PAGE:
China’s foreign ministry has slammed as “irresponsible” claims by the US’ top diplomat that China is blocking access to energy beneath the South China Sea.
Ministry spokesman Lu Kang said in Beijing on Wednesday that Beijing had started consulting Southeast Asian nations about resolving disputes in the South China Sea, and called on non-claimant nations to keep out of the discussions.
“Nations in the region are capable of resolving and managing the disputes in their own ways,” Lu said. “Nations outside the region should refrain from stirring up trouble and disrupting the harmonious situation.”
Without specifying, Lu said an “extraterritorial country” repeatedly tried to destabilise the region, working against the interests of the countries in the area.
Lu was responding to US Secretary of State Mike Pompeo’s suggestion that China was blocking energy development in the South China Sea through “coercive means”, preventing Southeast Asian countries from accessing more than US$2.5 trillion in recoverable energy reserves.
Addressing top energy firm executives and oil ministers in Houston, Texas, on Tuesday, Pompeo criticised “China’s illegal island building in international waterways”, insisting that it was not “simply a security matter”.
“By blocking energy development in the South China Sea to coerce, it means China prevents Asean members from accessing more than 2½ trillion in recoverable energy resources,” he said.
“To contrast, the United States government promotes energy security for those Southeast Asian nations. We want countries in the region to have access to their own energy.”
Pompeo’s remarks were the latest in a recent series of comments in which he has ramped up his laser-focused criticism of China. Last week, in Iowa, he said projects under China’s “Belt and Road Initiative” for infrastructure were “almost certainly designed for foreclosure”.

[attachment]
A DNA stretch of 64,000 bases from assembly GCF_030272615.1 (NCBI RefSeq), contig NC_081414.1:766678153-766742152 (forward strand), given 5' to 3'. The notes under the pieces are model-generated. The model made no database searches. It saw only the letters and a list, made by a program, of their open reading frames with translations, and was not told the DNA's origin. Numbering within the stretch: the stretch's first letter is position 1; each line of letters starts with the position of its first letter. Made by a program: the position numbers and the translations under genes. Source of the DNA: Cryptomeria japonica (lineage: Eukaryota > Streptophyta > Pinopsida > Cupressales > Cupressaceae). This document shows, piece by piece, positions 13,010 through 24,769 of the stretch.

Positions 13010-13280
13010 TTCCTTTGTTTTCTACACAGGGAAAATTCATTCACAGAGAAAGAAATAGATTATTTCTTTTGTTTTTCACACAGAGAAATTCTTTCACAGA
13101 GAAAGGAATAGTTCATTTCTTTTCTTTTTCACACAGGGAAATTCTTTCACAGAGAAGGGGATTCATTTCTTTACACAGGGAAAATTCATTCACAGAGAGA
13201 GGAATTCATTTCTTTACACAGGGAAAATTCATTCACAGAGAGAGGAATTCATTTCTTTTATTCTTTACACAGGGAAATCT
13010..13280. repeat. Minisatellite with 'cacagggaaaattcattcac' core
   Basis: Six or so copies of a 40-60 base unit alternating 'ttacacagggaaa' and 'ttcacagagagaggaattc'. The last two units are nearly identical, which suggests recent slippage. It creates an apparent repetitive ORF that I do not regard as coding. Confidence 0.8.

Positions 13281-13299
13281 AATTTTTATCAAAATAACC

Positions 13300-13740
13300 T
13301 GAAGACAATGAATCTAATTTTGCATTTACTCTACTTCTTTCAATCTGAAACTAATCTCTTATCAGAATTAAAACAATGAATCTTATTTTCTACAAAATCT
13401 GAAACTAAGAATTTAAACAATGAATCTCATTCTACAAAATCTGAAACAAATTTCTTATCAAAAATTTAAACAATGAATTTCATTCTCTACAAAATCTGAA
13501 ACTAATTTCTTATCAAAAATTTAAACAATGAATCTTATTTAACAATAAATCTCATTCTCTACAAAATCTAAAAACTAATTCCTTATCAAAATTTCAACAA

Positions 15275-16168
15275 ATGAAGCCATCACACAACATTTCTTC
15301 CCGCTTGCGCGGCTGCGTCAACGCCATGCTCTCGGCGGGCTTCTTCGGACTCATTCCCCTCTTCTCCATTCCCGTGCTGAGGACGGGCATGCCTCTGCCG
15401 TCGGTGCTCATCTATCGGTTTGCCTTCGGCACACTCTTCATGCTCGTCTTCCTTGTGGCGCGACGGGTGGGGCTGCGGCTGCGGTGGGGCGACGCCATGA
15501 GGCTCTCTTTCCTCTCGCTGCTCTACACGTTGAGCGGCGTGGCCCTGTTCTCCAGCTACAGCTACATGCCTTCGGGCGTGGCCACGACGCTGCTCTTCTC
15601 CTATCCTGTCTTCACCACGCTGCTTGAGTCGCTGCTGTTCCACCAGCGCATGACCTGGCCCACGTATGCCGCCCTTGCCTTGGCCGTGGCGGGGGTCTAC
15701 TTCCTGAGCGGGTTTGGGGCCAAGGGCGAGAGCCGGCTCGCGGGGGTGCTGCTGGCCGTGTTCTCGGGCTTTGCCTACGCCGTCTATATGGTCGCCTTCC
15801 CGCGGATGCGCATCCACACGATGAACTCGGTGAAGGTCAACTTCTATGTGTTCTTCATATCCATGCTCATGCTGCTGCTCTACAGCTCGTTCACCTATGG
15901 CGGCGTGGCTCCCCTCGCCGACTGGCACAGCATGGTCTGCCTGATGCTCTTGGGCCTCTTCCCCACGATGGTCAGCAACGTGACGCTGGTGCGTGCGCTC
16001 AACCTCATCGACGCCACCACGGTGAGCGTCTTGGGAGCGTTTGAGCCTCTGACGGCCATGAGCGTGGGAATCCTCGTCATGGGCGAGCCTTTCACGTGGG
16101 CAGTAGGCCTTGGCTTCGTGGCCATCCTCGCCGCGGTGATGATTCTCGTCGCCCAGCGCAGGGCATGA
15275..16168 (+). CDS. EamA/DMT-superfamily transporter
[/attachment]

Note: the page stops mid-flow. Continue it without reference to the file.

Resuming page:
In a meeting with Iowa farmers affected by the US trade war with China, Pompeo also accused China of stealing sensitive technology “essential to farming”, citing two cases involving genetically modified rice and corn seeds.
In his latest comments in Houston, Pompeo went on to say that the US wanted to “create partnerships” with Southeast Asian countries.
“We want transparent transactions, not debt traps,” he said. “We explore responsibly. China doesn’t play by that same set of rules.”
Pompeo went on to criticise China for what he called “debt diplomacy”, claiming Chinese companies are the sole beneficiaries of their overseas investment.
China “often ships in its own labour, creating jobs for Chinese workers rather than for those in the local economy” in places such as Africa, he said.
“It’s using the debt trap … to put these countries in a place where it isn’t a commercial transaction. It’s a political transaction designed to bring harm and political influence in the country in which they’re operating.”
Pompeo then urged the oil industry to work with Washington to promote the American model, and to punish what he called “bad actors”.
“We need to roll up our sleeves and compete by facilitating investments all across the world and encouraging partners to buy from us, and by punishing the bad actors,” he urged.
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This article Beijing hits back at US Secretary of State Mike Pompeo’s ‘irresponsible’ South China Sea energy claims first appeared on South China Morning Post